The enemy knights tried to charge the flank of Sir Maris’ unit, but they chose to retreat in order to rejoin battle on more favorable ground.  The enemy, undeterred, redirected into a second unit of questing knights.  A tough battle ensued, and although the Mousillon knights were the clear victor, the enemy did not flee.  The yeomen had the audacity to not only charge the errant knights, but managed to kill one through sheer luck!  The peasants still lost, but held their nerve because of the enemy’s standard bearer nearby.  Another stone from the trebuchet went off target, and the quivering peasants could not find their mark.  Despite having a clear magical superiority, the trio of witches could not accomplish anything of note with their spells, the most damaging of which was dispelled through the latent forces guarding the Mousillon knights.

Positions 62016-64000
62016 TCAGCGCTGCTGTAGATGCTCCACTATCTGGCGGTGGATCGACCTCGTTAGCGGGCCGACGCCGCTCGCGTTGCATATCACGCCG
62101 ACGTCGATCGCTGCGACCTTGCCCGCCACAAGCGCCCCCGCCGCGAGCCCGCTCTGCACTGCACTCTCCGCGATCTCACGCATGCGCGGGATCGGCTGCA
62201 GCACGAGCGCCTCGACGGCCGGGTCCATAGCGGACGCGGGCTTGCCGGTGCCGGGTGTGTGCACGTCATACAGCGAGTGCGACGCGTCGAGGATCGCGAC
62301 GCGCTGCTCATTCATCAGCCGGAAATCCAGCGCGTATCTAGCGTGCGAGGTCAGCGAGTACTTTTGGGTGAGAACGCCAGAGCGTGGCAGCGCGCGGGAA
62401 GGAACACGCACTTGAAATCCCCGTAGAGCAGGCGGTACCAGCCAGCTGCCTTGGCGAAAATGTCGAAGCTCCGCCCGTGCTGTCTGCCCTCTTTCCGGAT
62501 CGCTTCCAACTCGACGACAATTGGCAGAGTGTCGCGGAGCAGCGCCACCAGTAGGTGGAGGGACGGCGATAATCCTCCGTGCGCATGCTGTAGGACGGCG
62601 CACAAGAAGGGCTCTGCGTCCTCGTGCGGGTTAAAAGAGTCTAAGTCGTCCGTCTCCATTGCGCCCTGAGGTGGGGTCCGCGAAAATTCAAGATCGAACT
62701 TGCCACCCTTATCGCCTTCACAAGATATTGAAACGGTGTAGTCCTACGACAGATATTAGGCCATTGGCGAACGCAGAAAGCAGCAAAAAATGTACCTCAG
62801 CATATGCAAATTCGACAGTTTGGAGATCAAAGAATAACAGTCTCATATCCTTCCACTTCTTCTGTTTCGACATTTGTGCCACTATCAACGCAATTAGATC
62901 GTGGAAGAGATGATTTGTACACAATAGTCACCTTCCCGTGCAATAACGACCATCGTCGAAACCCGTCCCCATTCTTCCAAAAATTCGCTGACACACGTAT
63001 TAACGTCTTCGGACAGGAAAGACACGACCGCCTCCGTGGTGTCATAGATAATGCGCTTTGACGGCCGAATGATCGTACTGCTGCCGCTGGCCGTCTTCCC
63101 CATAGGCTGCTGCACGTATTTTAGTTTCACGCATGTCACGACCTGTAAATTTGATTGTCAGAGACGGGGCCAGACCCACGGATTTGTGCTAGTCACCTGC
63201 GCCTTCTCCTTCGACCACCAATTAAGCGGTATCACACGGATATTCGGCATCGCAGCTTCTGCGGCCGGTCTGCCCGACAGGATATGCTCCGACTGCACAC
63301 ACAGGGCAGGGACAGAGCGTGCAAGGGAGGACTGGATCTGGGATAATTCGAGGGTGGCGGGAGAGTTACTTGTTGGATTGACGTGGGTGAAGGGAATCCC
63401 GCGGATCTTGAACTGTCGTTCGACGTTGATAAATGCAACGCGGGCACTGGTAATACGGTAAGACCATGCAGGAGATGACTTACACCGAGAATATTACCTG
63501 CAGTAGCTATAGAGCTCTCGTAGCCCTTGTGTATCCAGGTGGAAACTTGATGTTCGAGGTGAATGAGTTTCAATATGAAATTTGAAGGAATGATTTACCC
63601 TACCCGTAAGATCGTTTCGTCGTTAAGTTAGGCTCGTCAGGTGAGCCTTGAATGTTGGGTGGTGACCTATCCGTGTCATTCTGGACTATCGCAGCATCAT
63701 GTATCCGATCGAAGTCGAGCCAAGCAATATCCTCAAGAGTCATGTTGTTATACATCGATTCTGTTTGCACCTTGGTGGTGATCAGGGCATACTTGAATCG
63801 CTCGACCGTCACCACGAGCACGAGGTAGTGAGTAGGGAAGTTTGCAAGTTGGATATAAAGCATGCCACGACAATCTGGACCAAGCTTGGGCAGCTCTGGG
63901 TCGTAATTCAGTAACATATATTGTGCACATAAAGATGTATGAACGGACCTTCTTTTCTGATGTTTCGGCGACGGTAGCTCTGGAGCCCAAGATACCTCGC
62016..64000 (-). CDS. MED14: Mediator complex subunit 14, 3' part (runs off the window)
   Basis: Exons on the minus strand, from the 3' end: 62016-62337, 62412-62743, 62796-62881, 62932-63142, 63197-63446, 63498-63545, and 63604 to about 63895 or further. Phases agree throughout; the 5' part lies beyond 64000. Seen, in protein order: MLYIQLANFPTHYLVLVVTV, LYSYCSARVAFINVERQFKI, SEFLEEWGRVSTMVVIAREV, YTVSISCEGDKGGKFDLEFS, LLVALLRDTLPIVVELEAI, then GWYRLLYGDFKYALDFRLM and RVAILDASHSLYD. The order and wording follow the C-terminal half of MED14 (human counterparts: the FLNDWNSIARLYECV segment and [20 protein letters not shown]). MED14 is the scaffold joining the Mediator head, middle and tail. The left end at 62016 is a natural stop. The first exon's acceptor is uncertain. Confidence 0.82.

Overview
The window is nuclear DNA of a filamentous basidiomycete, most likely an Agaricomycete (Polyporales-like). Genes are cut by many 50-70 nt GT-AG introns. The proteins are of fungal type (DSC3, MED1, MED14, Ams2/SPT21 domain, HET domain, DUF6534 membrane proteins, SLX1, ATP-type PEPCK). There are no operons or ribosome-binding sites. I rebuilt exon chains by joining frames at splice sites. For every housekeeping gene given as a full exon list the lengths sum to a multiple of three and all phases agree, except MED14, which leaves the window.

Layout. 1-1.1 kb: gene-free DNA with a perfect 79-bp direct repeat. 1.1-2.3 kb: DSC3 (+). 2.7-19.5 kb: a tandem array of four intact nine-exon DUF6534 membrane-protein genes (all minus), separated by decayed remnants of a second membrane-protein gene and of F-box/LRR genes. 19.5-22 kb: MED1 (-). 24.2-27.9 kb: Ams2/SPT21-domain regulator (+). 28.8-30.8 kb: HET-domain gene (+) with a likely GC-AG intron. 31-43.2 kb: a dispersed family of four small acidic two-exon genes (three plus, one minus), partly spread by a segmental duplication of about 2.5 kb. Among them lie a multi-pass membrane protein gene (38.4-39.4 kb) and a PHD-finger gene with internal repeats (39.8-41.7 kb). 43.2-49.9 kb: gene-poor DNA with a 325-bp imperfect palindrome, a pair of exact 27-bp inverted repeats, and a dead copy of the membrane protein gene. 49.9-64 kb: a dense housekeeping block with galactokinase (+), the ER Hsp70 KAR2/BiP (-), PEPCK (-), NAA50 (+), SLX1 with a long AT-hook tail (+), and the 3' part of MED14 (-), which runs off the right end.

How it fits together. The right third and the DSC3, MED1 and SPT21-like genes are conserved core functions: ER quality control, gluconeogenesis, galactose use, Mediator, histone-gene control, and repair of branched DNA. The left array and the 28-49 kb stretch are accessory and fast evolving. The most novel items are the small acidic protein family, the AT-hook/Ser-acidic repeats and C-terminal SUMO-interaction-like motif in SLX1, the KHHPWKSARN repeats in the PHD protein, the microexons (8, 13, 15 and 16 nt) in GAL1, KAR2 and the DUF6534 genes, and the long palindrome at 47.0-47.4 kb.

Suddenly, Amisodarus noticed that Sir Hector and his errant knights retreat from the direction of Sir Maris’ fleeing unit.  The general knew that it must have been the young knights that forced the champion to flee, as Sir Hector was the best knight in all the land.  Irritated at the rashness of the young nobles, Amisodarus charged his unit forward into the flank of the yeomen, all three of whom were crushed outright.  Continuing his momentum, Amisodarus and his cadre crashed into the peasant bowmen, though with somewhat less impetus because of the damned spikes.  The questing knights engaged in combat killed two of their enemy for no losses, this time breaking the cowardly foes.  Again, the Artois knights could not outrun the wrath of Mousillon’s finest, who took the enemy standard as a trophy.  Further, the nearby Artois pegasii panicked at the sight of their brethren being beaten, and retreated toward their back lines.  The mounted yeomen moved forward, launching their arrows into the head witch, and even managed to wound the abomination.  Lastly, the pegasus knights flew into the back of the enemy’s lines, ready to engage the first target that became available.